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Migratory Birders

August 7, 2014

The biggest event of July at Reserva Las Tangaras was the arrival of Dr Dusti Becker and a team of volunteers who flew down from North America for a short season of birding at the equator. For Jo and I the arrival of these guys was even better than suddenly finding yourself in the middle of a mixed flock of tanagers on a forest trail in the shafts of morning sunlight.

New mattresses arrive by mule for nesting birders

New mattresses arrive by mule for nesting birders

Larry liberates a bird

Larry liberates a bird

Dr Dusti Becker helps me band a bird

Dr Dusti Becker helps me band a bird

For two weeks the cabin and trails at Reserva Las Tangaras were full of new friends, laughter, songs to Larry’s guitar, and discussion, especially about birds. Our days began alarmingly early at around 4:30. Beams of headlamps swept around the cabin as people dressed and made their way from the communal sleeping quarters, downstairs to breakfast by candlelight. Two Ecuadorian couples regularly help Dusti with birding research. The men, Pascual and Mauricio are experts at handling birds, while the women, Jessica and Alicia are experts at feeding people and keeping houses in order amidst their families, or birders.

Boys watching birds

Boys watching birds

Jheri bands with guidance from Mike

Jheri bands with guidance from Mike

Kevin prepares to release

Kevin prepares to release a flighty friend

Still before dawn we packed up our snacks, donned our rubber boots and walked out into the reserve to open mist nets just in time to catch early birds, but not so early as to catch too many little furry, leathery, sharp-toothy bats. Captured birds were released from the tangled locations in 30 nets every half hour, until we closed the nets in the warmth of the day, an hour before noon. Placed in cotton bags the birds were returned to banding stations where we recorded species, ages, sexes, all manner of measurements and the presence of any ectoparasites. Birds without leg bands were given them, each with individual numbers, and previously banded birds had their numbers noted. The object of the ongoing research (since 2005) at Las Tangaras is to gain longitudinal information about the composition of bird communities at several established sites on the forest edge and in the deeper forest within the reserve.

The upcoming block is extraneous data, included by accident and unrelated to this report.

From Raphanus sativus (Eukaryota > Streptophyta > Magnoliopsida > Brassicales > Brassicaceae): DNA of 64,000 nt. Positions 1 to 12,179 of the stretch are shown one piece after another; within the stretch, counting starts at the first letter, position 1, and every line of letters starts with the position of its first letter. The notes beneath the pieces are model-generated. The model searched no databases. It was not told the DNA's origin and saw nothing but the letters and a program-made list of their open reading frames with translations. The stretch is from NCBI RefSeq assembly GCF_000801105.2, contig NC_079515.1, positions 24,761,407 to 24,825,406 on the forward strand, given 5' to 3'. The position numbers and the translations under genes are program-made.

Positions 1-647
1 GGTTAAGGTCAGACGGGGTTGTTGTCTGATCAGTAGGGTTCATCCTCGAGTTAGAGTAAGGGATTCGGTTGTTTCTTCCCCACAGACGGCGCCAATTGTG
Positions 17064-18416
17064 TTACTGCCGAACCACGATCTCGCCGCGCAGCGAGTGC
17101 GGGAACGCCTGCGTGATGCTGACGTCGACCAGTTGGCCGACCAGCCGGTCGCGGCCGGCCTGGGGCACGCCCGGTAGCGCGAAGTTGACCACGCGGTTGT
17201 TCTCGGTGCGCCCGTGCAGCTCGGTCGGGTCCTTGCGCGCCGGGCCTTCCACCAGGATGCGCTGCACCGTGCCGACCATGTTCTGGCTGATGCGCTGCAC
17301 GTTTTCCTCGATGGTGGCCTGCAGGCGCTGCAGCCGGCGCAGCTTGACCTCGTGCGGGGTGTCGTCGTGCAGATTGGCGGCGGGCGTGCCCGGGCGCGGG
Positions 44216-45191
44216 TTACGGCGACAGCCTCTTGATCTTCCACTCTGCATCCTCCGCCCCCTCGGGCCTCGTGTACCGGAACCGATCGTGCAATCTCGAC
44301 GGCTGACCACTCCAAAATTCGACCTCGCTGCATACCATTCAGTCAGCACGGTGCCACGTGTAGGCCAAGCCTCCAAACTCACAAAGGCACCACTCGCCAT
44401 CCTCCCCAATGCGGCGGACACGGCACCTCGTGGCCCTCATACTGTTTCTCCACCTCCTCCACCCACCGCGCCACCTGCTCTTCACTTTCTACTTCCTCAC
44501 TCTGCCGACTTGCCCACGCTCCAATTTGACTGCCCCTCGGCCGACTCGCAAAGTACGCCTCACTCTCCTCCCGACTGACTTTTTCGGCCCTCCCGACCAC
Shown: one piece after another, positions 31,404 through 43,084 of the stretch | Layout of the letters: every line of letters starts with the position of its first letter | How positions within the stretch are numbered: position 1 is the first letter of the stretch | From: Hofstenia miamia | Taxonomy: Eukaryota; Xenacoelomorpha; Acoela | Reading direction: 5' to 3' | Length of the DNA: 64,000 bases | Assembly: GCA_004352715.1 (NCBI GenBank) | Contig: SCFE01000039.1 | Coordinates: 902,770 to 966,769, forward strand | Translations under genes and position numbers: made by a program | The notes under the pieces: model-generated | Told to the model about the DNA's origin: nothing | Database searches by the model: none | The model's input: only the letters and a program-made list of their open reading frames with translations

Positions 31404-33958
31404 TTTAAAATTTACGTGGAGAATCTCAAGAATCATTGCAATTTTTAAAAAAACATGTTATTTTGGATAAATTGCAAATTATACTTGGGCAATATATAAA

Jo (right) learns from Alison

Jo (right) learns from Alison

Checking the T-shirt for accuracy

Checking the T-shirt for accuracy with a real-live Golden Tanager

Callie measures a Trogon

Callie measures a Trogon. Photo by Kevin Shaw

On one day of banding the birding team was visited by a group of teenagers travelling with National Geographic Student Expeditions. Many were fascinated by the up-close contact with birds that the banding experience provides.

Pascual with members of the National Geographic Student Expedition

Pascual with members of the National Geographic Student Expedition. Photo by Kevin Shaw

For Jo and I birding and banding with birders has been a lot of fun. We’ve learned to recognise the songs of several species in the forest around us and we have closely observed and handled many species. They have now become much better-known neighbours.

Morphometrics with Mike

Morphometrics with Mike

Bagged birds await banding

Bagged birds await banding

Beryl-spangled Tanager in hand

Beryl-spangled Tanager in hand

While our highlight for the month was definitely the half of it that we spent with the birding crew, July at the reserve was also busy in other respects. Jo managed the construction of a new shower, floor and wall in the bathroom of the cabin. A new septic pond was constructed after the existing one choked on its substantial contents. I walked all of the reserve’s trails with a GPS unit to create a new map and Jo’s new flyers advertising the reserve were printed in Quito and we began distributing them in Quito and Mindo. Time for us at the reserve has flown, like the departing North Americans. We are determined to make the most of our final few weeks here.

Left to right; Mike, Larry, Dusti, Alicia, Kevin, Mauricio, Pascual, Hamish, Alison, Jessica, Callie, Jo, Jheri and Sarah. Thanks for the fun!

Left to right; Mike, Larry, Dusti, Alicia, Kevin, Mauricio, Hamish, Pascual, Jessica, Alison, Callie, Jo, Jheri and Sarah. Thanks for the fun!

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2 Comments leave one →
  1. Terry permalink
    August 7, 2014 7:09 pm

    Fabulous Fabulous Fabulous Hamish and Jo!!!! So good to see you doing real science and having a ball!

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